'I make lots of tea. What else do I do? Not much' - Roy Keane
The man from the Copenhagen Courier is loitering, optimistically bouncing on nervous toes.
We saw him earlier with two of the (many) Roy Keane books on the market and hoped, for his and our safety, that he wouldn't deign to ask for the subject's John Hancock; such impromptu outburst of ingratiation are pooh-poohed by the soccer Stasi in these parts.
Instead, it seems, he is armed not with a fountain pen but a polite query.
"I flew in from Denmark in preparation for this game and I was just wondering, you were a team-mate of Peter Schmeichel's, have you been in touch with him ahead of this game?"
"No." A stony face awaits elaboration, while our colleague's brain swirls in potential panicked justification to his boss for the elaborate expense required in eliciting a two-letter answer from his sojourn.
Our hero, stoically, attempts another angle.
"What would you say to him about what to expect from Ireland?"
"I'd say f*** all to him!" The room shakes in laughter. Our man rocks back comfortably on the balls of his feet. It's showtime.
We all know there's a back story. With Keane, there's always a back story even if it normally relates to a distant time when he was playing the game and not managing, or assisting to a manger, as he has been doing for nigh on a decade.
But, hey, pull up a chair, and let's go back to August 1998 when the Spice Girls were singing about a future full of Roy Keane press conferences. 'Viva Forever'.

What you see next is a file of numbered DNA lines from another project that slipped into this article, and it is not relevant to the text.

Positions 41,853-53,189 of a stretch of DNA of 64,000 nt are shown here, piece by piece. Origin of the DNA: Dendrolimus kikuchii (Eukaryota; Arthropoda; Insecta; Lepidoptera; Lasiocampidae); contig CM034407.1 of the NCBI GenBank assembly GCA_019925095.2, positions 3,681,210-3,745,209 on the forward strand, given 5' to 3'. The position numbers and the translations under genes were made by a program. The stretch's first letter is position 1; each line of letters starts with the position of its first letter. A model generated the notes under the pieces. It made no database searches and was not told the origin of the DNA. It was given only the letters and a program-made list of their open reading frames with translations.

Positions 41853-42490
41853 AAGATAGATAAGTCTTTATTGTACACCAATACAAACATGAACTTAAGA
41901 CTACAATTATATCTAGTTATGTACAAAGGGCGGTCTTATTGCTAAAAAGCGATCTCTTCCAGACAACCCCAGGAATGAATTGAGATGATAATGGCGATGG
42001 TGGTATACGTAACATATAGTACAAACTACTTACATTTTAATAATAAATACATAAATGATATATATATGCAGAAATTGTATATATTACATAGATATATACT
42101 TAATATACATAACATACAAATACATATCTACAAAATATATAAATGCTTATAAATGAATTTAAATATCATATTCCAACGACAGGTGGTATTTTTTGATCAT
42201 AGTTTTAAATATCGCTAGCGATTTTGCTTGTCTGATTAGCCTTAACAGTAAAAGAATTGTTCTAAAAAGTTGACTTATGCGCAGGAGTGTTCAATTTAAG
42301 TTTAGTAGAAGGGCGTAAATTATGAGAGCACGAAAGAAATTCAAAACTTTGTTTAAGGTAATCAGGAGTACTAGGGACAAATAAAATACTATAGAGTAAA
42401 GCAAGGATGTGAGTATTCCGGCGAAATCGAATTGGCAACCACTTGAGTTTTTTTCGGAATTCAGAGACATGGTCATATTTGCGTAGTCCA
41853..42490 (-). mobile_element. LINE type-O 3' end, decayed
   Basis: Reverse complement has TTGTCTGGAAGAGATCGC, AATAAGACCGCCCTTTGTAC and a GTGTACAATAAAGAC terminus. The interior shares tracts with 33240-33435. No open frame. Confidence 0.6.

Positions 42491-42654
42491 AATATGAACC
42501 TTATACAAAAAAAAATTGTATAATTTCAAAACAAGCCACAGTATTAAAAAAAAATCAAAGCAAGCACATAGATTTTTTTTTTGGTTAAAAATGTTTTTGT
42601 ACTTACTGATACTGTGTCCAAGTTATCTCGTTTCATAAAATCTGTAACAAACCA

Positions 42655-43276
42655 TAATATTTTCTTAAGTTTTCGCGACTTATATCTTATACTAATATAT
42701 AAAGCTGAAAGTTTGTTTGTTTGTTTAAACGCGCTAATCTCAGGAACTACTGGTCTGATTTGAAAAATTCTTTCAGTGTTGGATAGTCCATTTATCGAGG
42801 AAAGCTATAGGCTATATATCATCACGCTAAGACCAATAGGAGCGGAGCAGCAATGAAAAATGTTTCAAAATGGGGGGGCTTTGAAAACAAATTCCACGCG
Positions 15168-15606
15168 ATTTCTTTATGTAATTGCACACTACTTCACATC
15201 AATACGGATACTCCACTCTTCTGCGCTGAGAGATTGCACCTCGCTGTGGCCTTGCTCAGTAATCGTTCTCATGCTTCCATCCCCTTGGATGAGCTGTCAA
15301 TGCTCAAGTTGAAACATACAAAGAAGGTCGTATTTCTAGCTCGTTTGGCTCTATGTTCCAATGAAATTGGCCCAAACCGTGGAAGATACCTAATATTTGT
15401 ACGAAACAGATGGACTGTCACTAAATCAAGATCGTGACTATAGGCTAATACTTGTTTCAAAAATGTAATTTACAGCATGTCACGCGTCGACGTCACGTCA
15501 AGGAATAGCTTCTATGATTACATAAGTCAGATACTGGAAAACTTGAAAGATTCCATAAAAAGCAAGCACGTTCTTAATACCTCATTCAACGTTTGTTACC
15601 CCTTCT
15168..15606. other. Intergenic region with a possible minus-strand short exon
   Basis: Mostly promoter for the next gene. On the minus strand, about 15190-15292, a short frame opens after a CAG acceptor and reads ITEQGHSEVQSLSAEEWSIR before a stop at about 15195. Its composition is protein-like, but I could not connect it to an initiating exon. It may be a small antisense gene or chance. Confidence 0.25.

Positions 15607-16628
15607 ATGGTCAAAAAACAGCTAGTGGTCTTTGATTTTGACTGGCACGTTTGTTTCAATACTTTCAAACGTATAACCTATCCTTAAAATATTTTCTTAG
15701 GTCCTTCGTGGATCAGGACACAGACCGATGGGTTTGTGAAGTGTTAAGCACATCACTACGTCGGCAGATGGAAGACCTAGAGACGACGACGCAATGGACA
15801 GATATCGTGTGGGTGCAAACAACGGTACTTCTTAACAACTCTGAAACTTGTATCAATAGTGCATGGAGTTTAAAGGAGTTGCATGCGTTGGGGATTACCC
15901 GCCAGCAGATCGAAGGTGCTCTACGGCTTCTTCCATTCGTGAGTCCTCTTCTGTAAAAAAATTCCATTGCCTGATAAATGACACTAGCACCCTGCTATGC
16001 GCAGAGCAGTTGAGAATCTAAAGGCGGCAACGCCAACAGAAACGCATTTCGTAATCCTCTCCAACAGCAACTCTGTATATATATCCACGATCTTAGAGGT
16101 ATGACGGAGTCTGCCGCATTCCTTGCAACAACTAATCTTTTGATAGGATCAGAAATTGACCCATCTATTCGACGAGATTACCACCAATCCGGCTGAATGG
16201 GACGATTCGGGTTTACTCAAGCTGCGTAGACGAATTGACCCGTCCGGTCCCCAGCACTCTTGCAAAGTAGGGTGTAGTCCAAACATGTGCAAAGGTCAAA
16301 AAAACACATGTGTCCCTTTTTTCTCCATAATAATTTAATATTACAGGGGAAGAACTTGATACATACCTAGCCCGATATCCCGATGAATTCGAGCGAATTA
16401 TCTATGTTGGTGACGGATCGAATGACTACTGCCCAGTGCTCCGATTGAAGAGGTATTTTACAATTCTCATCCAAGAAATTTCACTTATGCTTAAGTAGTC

"What do you want me to say to him? Is he playing? He's not playing. I'd say nothing to Peter. What could I say to him? I don't keep in touch with Peter.
"The last time I saw Peter, I'd say about two years ago and we'd breakfast together in the hotel in London and it was nice. I had some good times with Peter, some very good times. I'd a nice breakfast with him.
"He surprised me at the hotel and I'd a bowl of porridge. I'd a good chat. I've huge respect for all my ex-team-mates through the good and bad times..."
And now, the punchline.
Because for every punch - and most of us know that within one of those Keane books is the tale of the scrap between the great Dane and his combustible Manchester United midfielder - there must be a punchline.
"He started it," says Keane, suppressing the obstinate instinct of another colleague who wishes to ask a question about someone who will actually play in Copenhagen this weekend.
"He said it himself, he held his hand up, he said he started it. I think he had two pints and got a bit brave..."
All of which would make you wonder whether one of the author's of the many Roy Keane books was perhaps correct when he said last month that now his sole role with Ireland was as merely a "cabaret act".
Which, conveniently enough, he is also asked.
"I've been called worse. That doesn't worry me. We're here to try and win matches for Ireland. The beauty is that everyone is entitled to their opinion and stuff like that certainly wouldn't keep me awake at night."
But, we persist, what does he actually do all week?
"Very little! Honestly, we don't do too much. A bit of light training, very little, very little. I'm not sure what I'm doing here to be honest with you!
"I make lots of tea. I do make lots of tea for the staff and stuff. What else do I do? Not too much."